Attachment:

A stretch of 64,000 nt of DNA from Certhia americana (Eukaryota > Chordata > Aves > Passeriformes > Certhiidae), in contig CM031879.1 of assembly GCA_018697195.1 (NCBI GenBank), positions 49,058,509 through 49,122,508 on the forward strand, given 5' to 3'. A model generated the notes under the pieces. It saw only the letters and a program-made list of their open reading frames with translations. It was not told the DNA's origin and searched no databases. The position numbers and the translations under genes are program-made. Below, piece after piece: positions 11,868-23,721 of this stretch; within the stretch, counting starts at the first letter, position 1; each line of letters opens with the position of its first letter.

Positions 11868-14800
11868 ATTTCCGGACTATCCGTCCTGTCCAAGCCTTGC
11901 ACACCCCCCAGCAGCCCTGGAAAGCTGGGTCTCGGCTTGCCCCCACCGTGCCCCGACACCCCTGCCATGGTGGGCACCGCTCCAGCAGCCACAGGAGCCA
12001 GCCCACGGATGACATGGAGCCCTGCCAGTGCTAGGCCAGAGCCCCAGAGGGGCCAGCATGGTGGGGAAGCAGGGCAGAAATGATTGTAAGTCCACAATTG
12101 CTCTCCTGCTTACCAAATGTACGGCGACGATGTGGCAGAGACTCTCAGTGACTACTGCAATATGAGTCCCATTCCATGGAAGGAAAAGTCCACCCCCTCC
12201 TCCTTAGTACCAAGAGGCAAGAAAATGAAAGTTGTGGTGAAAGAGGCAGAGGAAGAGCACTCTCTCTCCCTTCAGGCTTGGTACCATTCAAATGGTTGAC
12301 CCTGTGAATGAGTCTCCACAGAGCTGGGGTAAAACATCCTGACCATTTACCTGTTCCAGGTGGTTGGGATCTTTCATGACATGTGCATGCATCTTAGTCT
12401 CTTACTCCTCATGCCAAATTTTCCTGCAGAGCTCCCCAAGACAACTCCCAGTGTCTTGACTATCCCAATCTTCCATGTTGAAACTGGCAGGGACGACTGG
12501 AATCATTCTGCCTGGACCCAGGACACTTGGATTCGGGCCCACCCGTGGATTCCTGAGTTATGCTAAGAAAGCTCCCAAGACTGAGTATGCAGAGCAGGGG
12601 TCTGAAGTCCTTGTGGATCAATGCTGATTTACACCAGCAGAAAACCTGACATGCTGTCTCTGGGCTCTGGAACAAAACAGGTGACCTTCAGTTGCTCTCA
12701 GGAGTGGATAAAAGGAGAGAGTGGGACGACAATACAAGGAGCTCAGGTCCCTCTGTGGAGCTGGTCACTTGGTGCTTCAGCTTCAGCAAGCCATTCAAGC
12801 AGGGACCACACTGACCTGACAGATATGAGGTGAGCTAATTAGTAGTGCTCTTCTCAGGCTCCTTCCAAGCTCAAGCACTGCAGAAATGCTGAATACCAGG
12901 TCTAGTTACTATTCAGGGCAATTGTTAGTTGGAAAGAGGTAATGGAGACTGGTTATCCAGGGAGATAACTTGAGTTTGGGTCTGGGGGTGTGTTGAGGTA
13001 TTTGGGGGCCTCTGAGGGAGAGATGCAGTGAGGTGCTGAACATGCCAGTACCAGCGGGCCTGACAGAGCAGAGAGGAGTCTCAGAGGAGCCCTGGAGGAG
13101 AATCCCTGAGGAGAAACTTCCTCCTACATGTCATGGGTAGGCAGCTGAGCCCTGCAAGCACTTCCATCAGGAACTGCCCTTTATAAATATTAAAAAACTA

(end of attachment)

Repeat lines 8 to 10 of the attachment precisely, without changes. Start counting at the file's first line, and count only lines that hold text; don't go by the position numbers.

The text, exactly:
12301 CCTGTGAATGAGTCTCCACAGAGCTGGGGTAAAACATCCTGACCATTTACCTGTTCCAGGTGGTTGGGATCTTTCATGACATGTGCATGCATCTTAGTCT
12401 CTTACTCCTCATGCCAAATTTTCCTGCAGAGCTCCCCAAGACAACTCCCAGTGTCTTGACTATCCCAATCTTCCATGTTGAAACTGGCAGGGACGACTGG
12501 AATCATTCTGCCTGGACCCAGGACACTTGGATTCGGGCCCACCCGTGGATTCCTGAGTTATGCTAAGAAAGCTCCCAAGACTGAGTATGCAGAGCAGGGG